• Not April in Paris (Live from Banlieus Bleues) (TruGroid, 2004)
  • If You Can’t Dazzle Them with Your Brilliance, Then Baffle Them with Your Blisluth (TruGroid, 2005)
  • More Than Posthuman – Rise of the Mojosexual Cotillion (TruGroid, 2006)
  • Making Love to the Dark Ages (LiveWired, 2009)

As guest artist[edit]

References[edit]

  1. ^ a b "Matana Roberts". Foundation for Contemporary Arts. 2013. Retrieved March 7, 2021.
  2. ^ Johnson, Martin (March 11, 2008). "Chicago's Avant-Garde Musicians". The Wall Street Journal. Dow Jones & Company. Retrieved January 3, 2012.
  3. ^ a b c Lurie, Matthew (April 4, 2005). "Relative Chords". Time Out Chicago. Chicago: Time Out Group Ltd. Archived from the original on October 9, 2008. Retrieved June 28, 2008.
  4. ^ Morgan, Frances (December 12, 2011). "Matana Roberts' Genealogy of Jazz". In These Times.
  5. ^ "Critics' Lists 2011". JazzTimes. Retrieved March 7, 2021.
  6. ^ Margasak, Peter (October 4, 2013). "Matana Roberts drops the stunning second chapter of her Coin Coin project". Chicago Reader. Retrieved March 7, 2021.
  7. ^ Walls, Seth Colter (October 3, 2013). "Matana Roberts Weaves Stunning Avant-Jazz Tapestry on 'Coin Coin Chapter Two: Mississippi Moonchile'". SPIN. Retrieved March 7, 2021.
  8. ^ a b Weingarten, Christopher R. (December 29, 2015). "20 Best Avant Albums of 2015". Rolling Stone. Retrieved March 7, 2021.
  9. ^ "The Best Experimental Albums of 2019". Pitchfork. December 16, 2019. Retrieved March 7, 2021.
  10. ^ Sumner, Dave (December 17, 2019). "The Best Jazz Albums of 2019". Bandcamp. Retrieved March 7, 2021.
  11. ^ Davis, Francis (January 14, 2020). "The 2019 NPR Music Jazz Critics Poll". NPR. Retrieved March 7, 2021.
  12. ^ "Matana Roberts - COIN COIN Chapter Four: Memphis". The Needle Drop. November 14, 2019. Retrieved March 7, 2021.
  13. ^ a b "Wadada Leo Smith, Mary Halvorson Among Winners in DownBeat Critics Poll". DownBeat. June 26, 2017. Retrieved March 7, 2021.
  14. ^ a b "DownBeat Announces Winners of the 2018 Int'l Critics Poll". DownBeat. June 25, 2018. Retrieved March 7, 2021.
  15. ^ a b "2014 Doris Duke Impact Awards". Doris Duke Charitable Foundation. 2014. Retrieved March 7, 2021.
  16. ^ a b "2016 Doris Duke Artist Awards". Doris Duke Charitable Foundation. 2016. Retrieved March 7, 2021.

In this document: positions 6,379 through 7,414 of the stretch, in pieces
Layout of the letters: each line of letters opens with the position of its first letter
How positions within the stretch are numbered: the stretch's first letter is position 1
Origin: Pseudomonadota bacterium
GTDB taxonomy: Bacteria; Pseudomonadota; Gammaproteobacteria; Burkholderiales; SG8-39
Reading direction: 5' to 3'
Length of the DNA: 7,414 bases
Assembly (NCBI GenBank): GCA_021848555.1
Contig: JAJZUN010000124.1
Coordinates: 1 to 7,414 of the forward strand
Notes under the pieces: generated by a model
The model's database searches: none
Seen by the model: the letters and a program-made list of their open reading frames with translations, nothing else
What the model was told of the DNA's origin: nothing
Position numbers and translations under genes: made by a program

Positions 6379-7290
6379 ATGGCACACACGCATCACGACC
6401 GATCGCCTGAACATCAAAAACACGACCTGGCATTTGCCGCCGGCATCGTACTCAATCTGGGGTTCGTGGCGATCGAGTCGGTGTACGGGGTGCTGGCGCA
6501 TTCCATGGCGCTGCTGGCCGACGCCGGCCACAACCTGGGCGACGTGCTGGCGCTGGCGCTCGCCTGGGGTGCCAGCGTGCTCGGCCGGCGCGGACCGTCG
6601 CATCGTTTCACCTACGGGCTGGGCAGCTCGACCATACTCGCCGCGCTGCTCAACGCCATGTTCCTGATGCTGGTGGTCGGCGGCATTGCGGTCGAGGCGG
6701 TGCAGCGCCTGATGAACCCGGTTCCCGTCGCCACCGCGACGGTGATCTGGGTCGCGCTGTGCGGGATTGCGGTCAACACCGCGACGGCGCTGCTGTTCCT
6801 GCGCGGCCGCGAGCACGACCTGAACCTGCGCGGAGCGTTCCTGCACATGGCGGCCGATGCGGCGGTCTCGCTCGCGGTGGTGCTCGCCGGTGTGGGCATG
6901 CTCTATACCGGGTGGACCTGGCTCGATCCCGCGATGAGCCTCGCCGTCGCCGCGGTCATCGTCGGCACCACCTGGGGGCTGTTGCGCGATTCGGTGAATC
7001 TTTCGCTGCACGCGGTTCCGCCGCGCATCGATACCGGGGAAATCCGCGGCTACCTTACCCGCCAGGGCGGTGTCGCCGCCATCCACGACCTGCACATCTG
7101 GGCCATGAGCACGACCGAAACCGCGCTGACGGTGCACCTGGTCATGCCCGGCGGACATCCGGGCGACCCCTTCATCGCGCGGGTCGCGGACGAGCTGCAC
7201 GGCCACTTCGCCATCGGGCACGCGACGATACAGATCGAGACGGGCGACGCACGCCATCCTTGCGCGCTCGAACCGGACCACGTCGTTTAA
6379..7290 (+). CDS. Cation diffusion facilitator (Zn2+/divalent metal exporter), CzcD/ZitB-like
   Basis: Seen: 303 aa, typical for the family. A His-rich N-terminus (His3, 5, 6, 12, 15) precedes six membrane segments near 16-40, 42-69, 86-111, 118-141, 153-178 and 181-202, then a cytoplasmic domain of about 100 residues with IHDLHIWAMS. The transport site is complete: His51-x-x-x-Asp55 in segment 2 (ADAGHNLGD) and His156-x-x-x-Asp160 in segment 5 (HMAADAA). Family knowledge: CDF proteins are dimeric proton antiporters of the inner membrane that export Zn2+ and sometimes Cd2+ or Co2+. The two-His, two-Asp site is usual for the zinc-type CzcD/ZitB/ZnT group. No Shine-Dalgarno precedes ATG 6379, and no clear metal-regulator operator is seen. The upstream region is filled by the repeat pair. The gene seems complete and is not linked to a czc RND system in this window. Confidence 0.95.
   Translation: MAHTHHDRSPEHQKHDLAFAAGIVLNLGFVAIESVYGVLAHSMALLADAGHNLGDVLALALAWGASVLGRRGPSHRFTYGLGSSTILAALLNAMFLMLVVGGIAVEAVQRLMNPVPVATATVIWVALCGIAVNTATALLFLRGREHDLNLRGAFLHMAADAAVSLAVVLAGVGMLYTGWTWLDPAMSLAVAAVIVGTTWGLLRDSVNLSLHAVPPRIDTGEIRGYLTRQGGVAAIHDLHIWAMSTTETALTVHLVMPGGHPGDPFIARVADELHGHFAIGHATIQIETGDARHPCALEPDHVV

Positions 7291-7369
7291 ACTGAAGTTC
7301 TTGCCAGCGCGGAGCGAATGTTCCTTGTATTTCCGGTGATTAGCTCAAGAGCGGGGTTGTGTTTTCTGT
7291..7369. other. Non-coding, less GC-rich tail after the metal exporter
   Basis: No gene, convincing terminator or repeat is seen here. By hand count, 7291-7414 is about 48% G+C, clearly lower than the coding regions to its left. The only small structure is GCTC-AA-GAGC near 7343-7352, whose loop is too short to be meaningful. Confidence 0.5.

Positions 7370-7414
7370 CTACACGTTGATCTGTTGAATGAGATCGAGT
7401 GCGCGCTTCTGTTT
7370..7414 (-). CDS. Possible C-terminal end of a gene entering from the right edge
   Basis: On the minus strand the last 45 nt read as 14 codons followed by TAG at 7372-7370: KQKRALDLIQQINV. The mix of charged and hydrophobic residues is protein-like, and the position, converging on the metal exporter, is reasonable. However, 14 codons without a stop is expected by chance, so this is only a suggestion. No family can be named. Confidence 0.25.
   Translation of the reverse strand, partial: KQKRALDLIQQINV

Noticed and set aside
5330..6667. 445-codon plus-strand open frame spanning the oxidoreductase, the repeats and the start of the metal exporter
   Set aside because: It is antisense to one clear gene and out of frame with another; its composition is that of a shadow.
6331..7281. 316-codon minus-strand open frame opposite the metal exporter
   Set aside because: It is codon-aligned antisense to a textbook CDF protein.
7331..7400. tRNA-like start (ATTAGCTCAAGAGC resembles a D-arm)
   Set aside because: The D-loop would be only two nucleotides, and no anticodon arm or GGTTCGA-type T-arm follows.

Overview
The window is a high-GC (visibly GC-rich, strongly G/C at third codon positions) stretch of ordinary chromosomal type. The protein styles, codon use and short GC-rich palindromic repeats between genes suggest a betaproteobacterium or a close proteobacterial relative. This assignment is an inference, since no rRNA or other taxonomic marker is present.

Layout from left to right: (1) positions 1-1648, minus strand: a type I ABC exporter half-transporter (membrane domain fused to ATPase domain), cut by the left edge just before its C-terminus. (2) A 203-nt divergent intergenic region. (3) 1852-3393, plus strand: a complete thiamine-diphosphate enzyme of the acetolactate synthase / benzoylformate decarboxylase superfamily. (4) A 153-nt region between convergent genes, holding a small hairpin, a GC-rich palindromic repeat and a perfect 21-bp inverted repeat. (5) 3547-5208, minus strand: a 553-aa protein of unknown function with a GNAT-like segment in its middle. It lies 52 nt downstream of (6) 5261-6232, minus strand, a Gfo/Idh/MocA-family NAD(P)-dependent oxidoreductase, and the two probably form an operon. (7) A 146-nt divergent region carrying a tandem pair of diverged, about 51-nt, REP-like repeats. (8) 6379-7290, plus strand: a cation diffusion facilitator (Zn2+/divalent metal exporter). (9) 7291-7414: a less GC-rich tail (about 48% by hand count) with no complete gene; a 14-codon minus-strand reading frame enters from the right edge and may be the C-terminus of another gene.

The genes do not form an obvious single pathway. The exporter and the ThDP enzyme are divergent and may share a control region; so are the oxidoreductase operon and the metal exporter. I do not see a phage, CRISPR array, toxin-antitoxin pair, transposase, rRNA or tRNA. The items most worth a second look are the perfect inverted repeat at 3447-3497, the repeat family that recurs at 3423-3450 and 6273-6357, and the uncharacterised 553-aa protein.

17. ^ a b Shteamer, Hank (November 30, 2006). "Roots Radical". Time Out New York. New York: Time Out Group Ltd. Retrieved June 28, 2008.
  18. ^ West, Michael J. (November 1, 2019). "Matana Roberts' 'Coin Coin' Project is a Sonic Patchwork of American History". DownBeat. Retrieved March 7, 2021.
  19. ^ Flynn, Mike (January 14, 2008). "Matana Roberts". Time Out London. London: Time Out Group Ltd. Archived from the original on October 9, 2008. Retrieved June 27, 2008.
  20. ^ Reynolds, Nick (February 8, 2008). "Matana Roberts Chicago Project: Review". BBC Music. BBC. Retrieved June 25, 2008.
  21. ^ Allegro Media (November 6, 2007). "Saxophone Maven Matana Roberts Releases the Chicago Project on Central Control International February 2008". All About Jazz. Archived from the original on October 8, 2008. Retrieved June 26, 2008.
  22. ^ Longley, Martin (January 2010). "The Stone" (PDF). All About Jazz - New York. New York: Allaboutjazz.com (93): 7. Archived from the original (PDF) on July 14, 2010. Retrieved July 19, 2010.
  23. ^ "ATP curated by Jeff Mangum (Neutral Milk Hotel) - All Tomorrow's Parties". Atpfestival.com. Retrieved April 3, 2015.
  24. ^ "Matana Roberts:i call america | Whitney Museum of American Art". whitney.org. Retrieved December 8, 2016.
  25. ^ "Fridman Gallery". Fridman Gallery. Archived from the original on December 21, 2016. Retrieved December 8, 2016.
  26. ^ Margasak, Peter (May 5, 2011). "Jazz Genealogy". The Chicago Reader. Retrieved March 7, 2021.
  27. ^ "Finalist nominees for the 2008 Jazz Awards". Jazzhouse.org. Jazz Journalists Association. 2008. Retrieved June 28, 2008.

External links[edit]